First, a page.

At some point in your childhood, you wanted to eat at McDonald’s.
You go on to ask your mom if you all could stop there, and she hits you with, “Do you have McDonald’s money?” And while this is a question to a question — it is widely recognized as a resounding “no.”
Disappointed by the news, you go home and find something to eat that’s already in the house. The new gag, there is a bunch of off-brand food and stuff you probably didn’t want. This is the story of many, and Kelly Rowland is a testament to the experience as well.
Born Kelendria, the American singer and actress is a member of the iconic group Destiny’s Child. The group rose to fame in the 1990s and maintained that stardom well into the 2000s. Rowland, along with Beyoncé, Michelle Williams, and at one point LaToya Luckett and LaTavia Roberson arguably owned the girl group era during that time.
Rowland and her bandmates went on to give the world hits like “Bills, Bills, Bills,” “Soldier,” and “Cater 2 U.” The group would go on to be nominated for nine Grammy Awards, winning two of them.
After the group recorded their last official album together, each member pursued a solo career. Rowland went on to enjoy success as a solo artist with songs like “Motivation,” “Like This,” and “Kisses Down Low.”
While Rowland is still active in the music industry, she can also be found as the guest host on singing competition shows like “The X Factor” and “The Voice.” The Houston native has also acted in roles across several television shows and movies.
According to Celebrity Net Worth, Rowland’s years of hard work led her to earn a net worth of $12 million.
And while the more financially humble days of Kelly Rowland are behind her, she admits that she splurged with her first few paychecks.
The Good Coin Rolled In
Based on a 2018 interview with InStyle Magazine, Rowland ignored financial advice about spending money when she first rose to fame.
“I remember so many people telling me that I needed to save my money and invest — but I didn’t listen,” Rowland told InStyle, laughing.
Her first paycheck went to buying food she wasn't allowed to eat because it cost too much, and she even invited several people over to enjoy it.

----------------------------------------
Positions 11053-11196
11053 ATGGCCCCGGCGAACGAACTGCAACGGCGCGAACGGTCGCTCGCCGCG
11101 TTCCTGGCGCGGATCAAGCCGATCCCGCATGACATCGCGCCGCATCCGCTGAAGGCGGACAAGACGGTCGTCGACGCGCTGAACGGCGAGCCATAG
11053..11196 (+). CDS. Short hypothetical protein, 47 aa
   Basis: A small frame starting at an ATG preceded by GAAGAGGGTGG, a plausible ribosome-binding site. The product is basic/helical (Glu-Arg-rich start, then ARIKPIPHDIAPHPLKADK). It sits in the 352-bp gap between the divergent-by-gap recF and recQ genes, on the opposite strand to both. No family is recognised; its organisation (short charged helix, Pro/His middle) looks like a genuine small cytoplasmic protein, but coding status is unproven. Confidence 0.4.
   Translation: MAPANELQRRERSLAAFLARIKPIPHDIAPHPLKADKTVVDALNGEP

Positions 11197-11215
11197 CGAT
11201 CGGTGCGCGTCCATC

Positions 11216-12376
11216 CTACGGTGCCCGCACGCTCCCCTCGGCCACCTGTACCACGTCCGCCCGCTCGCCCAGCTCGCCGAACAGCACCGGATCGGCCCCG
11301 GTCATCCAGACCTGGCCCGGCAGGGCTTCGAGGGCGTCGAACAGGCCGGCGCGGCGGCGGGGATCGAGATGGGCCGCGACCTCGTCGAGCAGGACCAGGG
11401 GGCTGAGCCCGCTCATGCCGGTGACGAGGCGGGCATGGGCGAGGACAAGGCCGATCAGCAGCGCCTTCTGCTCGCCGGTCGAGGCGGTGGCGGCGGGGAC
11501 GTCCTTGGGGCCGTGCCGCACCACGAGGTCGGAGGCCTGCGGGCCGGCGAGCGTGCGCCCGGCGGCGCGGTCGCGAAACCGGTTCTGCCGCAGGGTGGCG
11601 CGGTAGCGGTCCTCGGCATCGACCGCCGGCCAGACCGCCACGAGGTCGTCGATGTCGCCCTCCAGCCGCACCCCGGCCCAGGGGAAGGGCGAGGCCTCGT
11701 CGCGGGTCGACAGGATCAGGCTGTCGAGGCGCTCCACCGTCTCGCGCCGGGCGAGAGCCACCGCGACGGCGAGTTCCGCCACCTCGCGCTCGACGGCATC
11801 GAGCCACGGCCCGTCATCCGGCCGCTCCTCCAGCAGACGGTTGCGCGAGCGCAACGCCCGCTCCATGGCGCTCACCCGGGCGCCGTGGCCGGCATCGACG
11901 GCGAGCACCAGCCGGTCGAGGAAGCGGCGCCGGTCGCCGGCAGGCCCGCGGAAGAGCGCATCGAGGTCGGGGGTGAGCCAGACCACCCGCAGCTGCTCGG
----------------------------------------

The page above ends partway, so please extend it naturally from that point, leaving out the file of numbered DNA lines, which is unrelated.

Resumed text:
“When I got one of my first paychecks, I went to the grocery store and bought almost everything that my mom used to tell me was too expensive. I bought all of that sh-t, had a party at my house, and everybody ate up everything. I’ll never forget it because it was fun, and it was something I was able to fund myself,” Rowland recalled in the interview.
Honest With Herself
Although Rowland was having the time of her life with her newfound fortune, she was honest enough to admit that she may have overdone it a tad at times.
“I lost my mind—when it came to extra hair, fashion, I had to have everything,” she said to InStyle Magazine. “I remember just going completely nuts on trips to Paris and Italy, blowing like 30 grand in 30 minutes at Bergdorf Goodman. It was ridiculous. Eventually, I started to realize that my AmEx bill was really, really high, and I needed to chill out.”
But she was in her early 20s and thriving on the high of success.
“I was a millionaire by the age of 20. It’s insane when you think about a 20-year-old having all this money and not knowing what the eff to do with it,” Rowland explained to the outlet.
Today, the 41-year-old is much wiser with her income, putting priorities like her family and household first.
“When I was a kid, I thought money just fell out the sky,” she told InStyle. “That’s not the way it goes; you have to work hard for your money, and now I’m learning with being a mommy that it sometimes requires time away from your kid. That’s the hardest part when your job actually takes you away from your family. But the most important thing is that you have to put food on the table and keep clothes on their back and shoes on their feet. So, I don’t mind working that hard to make sure that the household and the family is great.”